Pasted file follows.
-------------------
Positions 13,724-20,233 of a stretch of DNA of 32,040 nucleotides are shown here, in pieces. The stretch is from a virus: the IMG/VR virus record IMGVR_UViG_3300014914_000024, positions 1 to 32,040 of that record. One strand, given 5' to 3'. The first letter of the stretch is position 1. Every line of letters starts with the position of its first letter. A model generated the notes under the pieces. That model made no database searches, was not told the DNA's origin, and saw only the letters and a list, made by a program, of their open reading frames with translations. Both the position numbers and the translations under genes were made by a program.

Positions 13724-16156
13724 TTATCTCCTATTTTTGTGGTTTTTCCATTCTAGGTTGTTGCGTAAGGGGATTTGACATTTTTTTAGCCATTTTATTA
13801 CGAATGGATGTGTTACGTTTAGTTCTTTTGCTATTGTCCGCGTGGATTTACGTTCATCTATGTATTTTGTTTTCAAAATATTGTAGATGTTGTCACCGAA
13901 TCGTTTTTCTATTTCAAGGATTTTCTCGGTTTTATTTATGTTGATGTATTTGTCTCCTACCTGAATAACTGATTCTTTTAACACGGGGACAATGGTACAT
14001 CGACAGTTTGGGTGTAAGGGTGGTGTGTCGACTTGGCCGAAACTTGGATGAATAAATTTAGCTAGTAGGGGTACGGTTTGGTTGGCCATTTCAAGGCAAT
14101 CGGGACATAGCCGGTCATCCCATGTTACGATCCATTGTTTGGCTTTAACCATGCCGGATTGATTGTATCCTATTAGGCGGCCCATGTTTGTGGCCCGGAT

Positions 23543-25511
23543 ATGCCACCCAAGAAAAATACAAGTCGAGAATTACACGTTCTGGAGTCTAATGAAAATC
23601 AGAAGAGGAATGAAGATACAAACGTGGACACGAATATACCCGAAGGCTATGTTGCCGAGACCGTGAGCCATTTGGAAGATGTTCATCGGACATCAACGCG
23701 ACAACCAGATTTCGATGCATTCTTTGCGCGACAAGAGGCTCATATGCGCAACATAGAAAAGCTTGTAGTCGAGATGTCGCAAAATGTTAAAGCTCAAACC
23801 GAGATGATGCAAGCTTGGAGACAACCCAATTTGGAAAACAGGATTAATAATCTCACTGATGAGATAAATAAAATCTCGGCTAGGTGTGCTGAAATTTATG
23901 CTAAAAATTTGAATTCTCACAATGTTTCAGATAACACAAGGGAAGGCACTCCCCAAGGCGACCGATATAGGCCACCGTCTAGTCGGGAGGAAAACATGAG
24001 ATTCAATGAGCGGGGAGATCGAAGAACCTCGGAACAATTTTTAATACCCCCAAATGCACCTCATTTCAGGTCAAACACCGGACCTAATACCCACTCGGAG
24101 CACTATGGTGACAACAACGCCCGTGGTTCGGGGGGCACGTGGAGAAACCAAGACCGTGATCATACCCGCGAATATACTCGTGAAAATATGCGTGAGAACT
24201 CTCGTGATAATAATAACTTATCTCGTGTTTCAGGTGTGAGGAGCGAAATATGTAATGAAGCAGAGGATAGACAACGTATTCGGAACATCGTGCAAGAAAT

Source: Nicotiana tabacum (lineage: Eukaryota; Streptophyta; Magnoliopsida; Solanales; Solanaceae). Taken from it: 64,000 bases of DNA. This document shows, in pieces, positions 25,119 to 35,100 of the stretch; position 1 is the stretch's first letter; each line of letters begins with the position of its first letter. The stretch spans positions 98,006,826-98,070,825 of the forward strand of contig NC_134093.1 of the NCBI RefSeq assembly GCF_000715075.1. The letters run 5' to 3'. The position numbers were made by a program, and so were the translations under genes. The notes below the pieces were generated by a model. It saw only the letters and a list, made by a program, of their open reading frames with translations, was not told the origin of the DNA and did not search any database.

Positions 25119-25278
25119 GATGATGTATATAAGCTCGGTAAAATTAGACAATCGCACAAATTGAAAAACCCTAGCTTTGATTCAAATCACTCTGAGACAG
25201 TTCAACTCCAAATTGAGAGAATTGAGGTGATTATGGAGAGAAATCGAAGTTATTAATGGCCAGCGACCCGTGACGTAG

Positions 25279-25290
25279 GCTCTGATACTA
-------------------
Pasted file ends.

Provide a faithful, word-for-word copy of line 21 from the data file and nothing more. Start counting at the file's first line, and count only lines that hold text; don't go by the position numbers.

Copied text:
Positions 25279-25290